Sailors behaving badly onshore
Regarding Roberto Loiederman’s April 27 Washington Forum commentary, “They should’ve just paid the $800”:
This piece — and The Post’s decision to print it — is appalling on many levels. It is outrageous to use the Colombia scandal to glamorize prostitution, which is frequently linked to human trafficking, organized crime and terrorism.
Regardless of whether this behavior was acceptable more than 40 years ago when the writer was a seaman, the scandal in Colombia is a national embarrassment — not because those involved committed the sin of “not paying a whore,” as Mr. Loiederman wrote, but because it reflects poorly on our national character, undermines our foreign policy goals, may have contributed to sex trafficking and organized crime, and could have jeopardized the safety of the president.
The attitude reflected in this piece — a backslapping, frat-house, boys’ club attitude among members of the military and Secret Service — must be addressed so that the American people can have confidence in those we entrust to protect the president and represent our nation abroad.
Nita Lowey, Washington
The writer, a Democrat, represents New York’s 18th District in the U.S. House.
I would like to thank Roberto Loiederman for the delightful insight and educational lessons he conveyed in his op-ed piece on sailors who pick up women in foreign ports. Those of us who live in ivory towers hardly know how others live and adjust to the circumstances in which they find themselves. Mr. Loiederman educated us on this issue and didn’t pass judgment on others who have made survival decisions. To say the least, my husband and I had a jolly good laugh and learned about the life of merchant seamen and their culture.
Barbara McJoynt, Mount Vernon
I guess I need a remedial reading course because, until I reached the final paragraph of Roberto Loiederman’s piece, where he made a tepid disclaimer that “I don’t want to romanticize the seedy life of merchant seamen,” it seemed to me that he had romanticized the seedy life of some merchant seamen.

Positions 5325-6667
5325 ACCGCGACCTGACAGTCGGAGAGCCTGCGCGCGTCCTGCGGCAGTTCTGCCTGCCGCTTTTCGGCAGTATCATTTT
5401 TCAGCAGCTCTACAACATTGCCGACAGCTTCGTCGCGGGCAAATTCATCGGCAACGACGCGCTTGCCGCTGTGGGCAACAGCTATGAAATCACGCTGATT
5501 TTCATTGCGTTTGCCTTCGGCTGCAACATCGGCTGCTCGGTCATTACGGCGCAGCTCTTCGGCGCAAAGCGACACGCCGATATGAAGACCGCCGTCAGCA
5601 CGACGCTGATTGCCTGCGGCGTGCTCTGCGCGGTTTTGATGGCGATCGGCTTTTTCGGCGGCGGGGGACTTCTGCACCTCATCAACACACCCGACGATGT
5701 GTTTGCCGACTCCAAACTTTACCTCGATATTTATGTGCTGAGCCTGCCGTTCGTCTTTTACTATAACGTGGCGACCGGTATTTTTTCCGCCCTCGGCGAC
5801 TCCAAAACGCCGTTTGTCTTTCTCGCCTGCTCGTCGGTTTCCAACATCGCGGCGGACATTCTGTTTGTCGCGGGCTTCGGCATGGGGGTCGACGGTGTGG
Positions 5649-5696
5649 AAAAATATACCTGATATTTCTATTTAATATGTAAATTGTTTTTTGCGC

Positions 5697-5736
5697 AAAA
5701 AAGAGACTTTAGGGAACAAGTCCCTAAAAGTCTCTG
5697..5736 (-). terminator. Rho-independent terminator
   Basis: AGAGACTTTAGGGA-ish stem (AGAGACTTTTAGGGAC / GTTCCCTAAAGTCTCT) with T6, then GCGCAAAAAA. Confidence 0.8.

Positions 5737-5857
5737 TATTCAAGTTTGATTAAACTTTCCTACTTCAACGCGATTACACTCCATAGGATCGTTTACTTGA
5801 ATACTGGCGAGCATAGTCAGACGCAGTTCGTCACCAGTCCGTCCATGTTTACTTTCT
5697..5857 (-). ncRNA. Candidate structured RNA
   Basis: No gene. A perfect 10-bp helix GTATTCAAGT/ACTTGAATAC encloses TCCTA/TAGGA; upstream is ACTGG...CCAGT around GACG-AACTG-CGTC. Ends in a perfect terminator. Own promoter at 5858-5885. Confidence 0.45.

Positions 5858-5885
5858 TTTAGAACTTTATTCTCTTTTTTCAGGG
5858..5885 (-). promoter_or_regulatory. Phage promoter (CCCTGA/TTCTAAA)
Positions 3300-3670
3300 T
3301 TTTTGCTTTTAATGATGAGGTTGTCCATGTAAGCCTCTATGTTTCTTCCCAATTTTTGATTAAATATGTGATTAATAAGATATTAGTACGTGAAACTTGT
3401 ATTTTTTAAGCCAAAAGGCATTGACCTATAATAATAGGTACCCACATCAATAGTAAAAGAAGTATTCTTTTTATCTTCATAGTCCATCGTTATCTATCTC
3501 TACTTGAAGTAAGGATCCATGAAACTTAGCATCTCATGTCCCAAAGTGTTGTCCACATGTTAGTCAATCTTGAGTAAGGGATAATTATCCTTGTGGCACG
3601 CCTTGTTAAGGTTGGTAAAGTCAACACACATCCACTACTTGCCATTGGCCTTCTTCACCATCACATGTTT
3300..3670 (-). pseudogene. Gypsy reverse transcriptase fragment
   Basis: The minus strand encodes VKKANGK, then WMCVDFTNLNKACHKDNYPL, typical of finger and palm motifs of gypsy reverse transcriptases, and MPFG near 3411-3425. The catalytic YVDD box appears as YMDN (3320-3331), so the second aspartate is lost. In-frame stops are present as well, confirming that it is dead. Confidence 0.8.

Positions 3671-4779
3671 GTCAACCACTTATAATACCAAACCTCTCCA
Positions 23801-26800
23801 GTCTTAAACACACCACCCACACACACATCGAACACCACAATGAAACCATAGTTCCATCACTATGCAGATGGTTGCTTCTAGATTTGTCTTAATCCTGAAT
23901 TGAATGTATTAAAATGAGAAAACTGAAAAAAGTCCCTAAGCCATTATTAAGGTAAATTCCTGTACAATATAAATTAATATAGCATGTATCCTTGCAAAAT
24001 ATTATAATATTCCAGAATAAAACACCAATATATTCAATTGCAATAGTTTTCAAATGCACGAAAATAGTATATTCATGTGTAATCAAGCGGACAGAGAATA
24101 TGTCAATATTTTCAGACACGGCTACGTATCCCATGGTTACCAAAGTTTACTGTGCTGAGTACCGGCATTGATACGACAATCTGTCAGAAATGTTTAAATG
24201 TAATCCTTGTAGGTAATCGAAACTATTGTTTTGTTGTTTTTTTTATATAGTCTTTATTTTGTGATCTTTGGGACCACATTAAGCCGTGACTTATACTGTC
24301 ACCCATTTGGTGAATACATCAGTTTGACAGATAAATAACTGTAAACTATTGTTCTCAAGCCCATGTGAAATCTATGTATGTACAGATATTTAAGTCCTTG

His analysis was based on contract, rather than moral, law and on the stereotypical drunken sailor image. In fact, many seamen act like ordinary tourists on shore, occupying themselves with clean pursuits such as shopping and sightseeing. As for The Post’s publishing Mr. Loiederman’s piece, that’s a whole other story.
Ernest C. Raskauskas Sr., Potomac
I was in the U.S. Merchant Marine from 1944 to 1947. What Roberto Loiederman said about merchant seamen was true back then. But what has been known, down the ages, is that these truths are only a part of the greater story.
There are men, and now women, who go to sea, accept its vicissitudes and do no evil acts. They remain anonymous. There are also men, and women, who go to sea, drink and consort improperly, and then go home to a pattern of domestic rectitude. Their divorces and scandals, when made public, do great damage to families and to the Merchant Marine.
Now, we have discovered, the Secret Service is embroiled in a mess involving drinking and prostitutes. I have always been proud of my service, but I have found that bad novels and a scandal-seeking media speak no good of those who serve quietly.
Bryant Hopkins, Arlington